Harvard Bits

radio act of 1927
Radio Act of 1927
  • There would be no private ownership in the spectrum
    • So from 1927 on, the spectrum was public property
  • spectrum licensed by Federal Radio Commission: FRC
  • standard for licensing was public interest standard
  • Successor was the Communications Act of 1934. Combined regulation for wired and wireless. FRC became the FCC (Federal Communications Commission)

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radio act of 19271
Radio Act of 1927

SEC. 29.

Nothing in this Act shall be understood or construed to give the licensing authority the power of censorship over the radio communications or signals transmitted by any radio station, and no regulation or condition shall be promulgated or fixed by the licensing authority which shall interfere with the right of free speech by means of radio communications.

No person within the jurisdiction of the United States shall utter any obscene, indecent, or profane language by means of radio communications.

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john romulus brinkley 1885 1941 the goat gland surgeon radio station kfkb kansas first kansas best
John Romulus Brinkley (1885-1941)The Goat Gland SurgeonRadio Station KFKB (Kansas First, Kansas Best)

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kfkb broadcasting ass n inc v federal radio commission 60 app d c 79 47 f 2d 670 1931
KFKB Broadcasting Ass’n, Inc.,v. Federal Radio Commission60 App. D.C. 79; 47 F.2d 670;1931
  • It is apparent, we think, that the [broadcasting] business is impressed with a public interest and that, because the number of available broadcasting frequencies is limited, the commission is necessarily called upon to consider the character and quality of the service to be rendered.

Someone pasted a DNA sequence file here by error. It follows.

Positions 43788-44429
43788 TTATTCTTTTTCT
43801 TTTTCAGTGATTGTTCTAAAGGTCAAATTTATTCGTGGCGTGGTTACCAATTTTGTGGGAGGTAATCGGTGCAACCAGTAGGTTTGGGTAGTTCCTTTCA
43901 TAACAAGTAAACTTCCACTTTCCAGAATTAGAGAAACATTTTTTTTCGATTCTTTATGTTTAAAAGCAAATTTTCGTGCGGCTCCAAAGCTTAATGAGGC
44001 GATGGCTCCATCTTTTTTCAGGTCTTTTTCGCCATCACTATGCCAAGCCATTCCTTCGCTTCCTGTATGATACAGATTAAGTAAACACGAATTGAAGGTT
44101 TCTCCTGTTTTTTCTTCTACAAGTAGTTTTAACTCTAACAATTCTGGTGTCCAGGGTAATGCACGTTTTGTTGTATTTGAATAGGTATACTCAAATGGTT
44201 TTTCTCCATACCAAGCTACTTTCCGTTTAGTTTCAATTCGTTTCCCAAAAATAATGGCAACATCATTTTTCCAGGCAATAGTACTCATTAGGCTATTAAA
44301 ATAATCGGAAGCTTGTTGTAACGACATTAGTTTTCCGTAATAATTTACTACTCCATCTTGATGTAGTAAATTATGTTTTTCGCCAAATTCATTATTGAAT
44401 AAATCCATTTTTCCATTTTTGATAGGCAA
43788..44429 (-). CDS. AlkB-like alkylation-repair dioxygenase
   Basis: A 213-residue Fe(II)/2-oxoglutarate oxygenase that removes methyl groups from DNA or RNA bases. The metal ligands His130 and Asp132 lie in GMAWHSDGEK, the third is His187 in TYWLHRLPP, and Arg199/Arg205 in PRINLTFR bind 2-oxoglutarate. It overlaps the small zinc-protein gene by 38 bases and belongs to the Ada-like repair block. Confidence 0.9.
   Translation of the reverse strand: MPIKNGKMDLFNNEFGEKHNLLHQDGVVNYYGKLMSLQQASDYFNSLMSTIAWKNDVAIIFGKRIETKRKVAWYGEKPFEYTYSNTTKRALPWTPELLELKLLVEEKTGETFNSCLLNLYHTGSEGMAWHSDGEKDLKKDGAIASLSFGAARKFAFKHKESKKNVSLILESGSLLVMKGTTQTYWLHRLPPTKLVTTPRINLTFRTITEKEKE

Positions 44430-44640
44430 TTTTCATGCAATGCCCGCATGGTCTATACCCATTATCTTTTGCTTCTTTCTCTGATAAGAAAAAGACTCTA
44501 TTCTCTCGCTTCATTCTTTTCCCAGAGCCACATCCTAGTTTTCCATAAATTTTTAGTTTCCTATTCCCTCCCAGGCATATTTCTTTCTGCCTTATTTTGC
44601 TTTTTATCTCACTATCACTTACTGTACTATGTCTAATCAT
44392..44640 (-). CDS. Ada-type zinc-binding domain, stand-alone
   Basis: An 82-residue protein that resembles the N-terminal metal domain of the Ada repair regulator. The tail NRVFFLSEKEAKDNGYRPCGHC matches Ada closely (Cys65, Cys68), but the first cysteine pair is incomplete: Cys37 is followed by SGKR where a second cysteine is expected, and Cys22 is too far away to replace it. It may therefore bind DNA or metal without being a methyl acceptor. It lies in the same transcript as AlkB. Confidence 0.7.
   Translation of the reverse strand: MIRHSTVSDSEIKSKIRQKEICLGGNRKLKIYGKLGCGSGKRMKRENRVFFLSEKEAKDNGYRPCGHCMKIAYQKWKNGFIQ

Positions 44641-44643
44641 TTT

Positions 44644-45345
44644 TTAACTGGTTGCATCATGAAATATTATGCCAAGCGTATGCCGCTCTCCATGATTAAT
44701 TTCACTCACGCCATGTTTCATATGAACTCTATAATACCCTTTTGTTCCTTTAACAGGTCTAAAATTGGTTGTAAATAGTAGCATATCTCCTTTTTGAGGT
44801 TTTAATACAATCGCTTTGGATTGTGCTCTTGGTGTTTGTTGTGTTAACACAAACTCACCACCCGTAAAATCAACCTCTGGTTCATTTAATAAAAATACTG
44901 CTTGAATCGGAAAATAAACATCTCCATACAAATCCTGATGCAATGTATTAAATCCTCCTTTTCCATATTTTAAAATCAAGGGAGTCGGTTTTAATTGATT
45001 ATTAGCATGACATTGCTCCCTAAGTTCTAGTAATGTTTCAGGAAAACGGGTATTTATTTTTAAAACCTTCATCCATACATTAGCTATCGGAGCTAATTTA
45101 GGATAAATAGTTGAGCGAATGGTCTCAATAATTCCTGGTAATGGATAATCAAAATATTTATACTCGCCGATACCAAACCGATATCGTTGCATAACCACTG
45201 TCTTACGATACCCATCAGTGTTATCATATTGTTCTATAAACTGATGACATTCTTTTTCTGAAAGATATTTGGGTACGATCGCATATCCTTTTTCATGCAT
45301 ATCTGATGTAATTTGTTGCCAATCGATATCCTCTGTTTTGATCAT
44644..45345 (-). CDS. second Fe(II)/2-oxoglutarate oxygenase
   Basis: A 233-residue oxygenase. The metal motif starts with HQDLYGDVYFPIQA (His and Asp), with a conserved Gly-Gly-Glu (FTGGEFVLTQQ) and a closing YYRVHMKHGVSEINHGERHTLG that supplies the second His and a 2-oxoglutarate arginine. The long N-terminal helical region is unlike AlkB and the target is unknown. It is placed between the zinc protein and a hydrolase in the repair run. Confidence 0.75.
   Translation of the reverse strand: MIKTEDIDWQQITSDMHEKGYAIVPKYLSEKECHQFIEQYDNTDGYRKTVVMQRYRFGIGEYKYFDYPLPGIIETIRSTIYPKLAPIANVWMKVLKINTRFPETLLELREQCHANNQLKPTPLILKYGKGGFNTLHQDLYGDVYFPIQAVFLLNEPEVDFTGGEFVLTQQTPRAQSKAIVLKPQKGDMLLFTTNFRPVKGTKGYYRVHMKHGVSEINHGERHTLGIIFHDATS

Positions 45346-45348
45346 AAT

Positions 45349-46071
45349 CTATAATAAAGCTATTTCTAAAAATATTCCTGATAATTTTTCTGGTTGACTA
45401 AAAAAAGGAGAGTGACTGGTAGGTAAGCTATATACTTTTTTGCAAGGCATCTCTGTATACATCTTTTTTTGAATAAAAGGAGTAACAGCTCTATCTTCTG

• Obviously, there is no room in the broadcast band for every business or school of thought.

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national broadcasting co v u s 319 u s 190 1943
National Broadcasting Co. v. U. S.,319 U.S. 190 (1943)

… the radio spectrum simply is not large enough to accommodate everybody. There is a fixed natural limitation upon the number of stations that can operate without interfering with one another.

Unlike other modes of expression, radio inherently is not available to all. That is its unique characteristic, and that is why, unlike other modes of expression, it is subject to governmental regulation. …

- Justice Felix Frankfurter

Harvard Bits

slide35

source

Books and newspapers

Broadcast radio

and TV

bits

internet

Less regulation

More regulation

destination

Harvard Bits

national broadcasting co v u s 319 u s 190 19431

Essentially

FALSE?

National Broadcasting Co. v. U. S.,319 U.S. 190 (1943)

… the radio spectrum simply is not large enough to accommodate everybody.

There is a fixed natural limitation upon the number of stations that can operate without interfering with one another. - Justice Felix Frankfurter

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fox v fcc justice thomas s concurrence
Fox v. FCC, Justice Thomas’s Concurrence
  • Second, even if this Court’s disfavored treatment of broadcasters under the First Amendment could have been justified at the time of Red Lion and Pacifica, dramatic technological advances have eviscerated the factual assumptions underlying those decisions. Broadcast spectrum is significantly less scarce than it was 40 years ago.

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slide38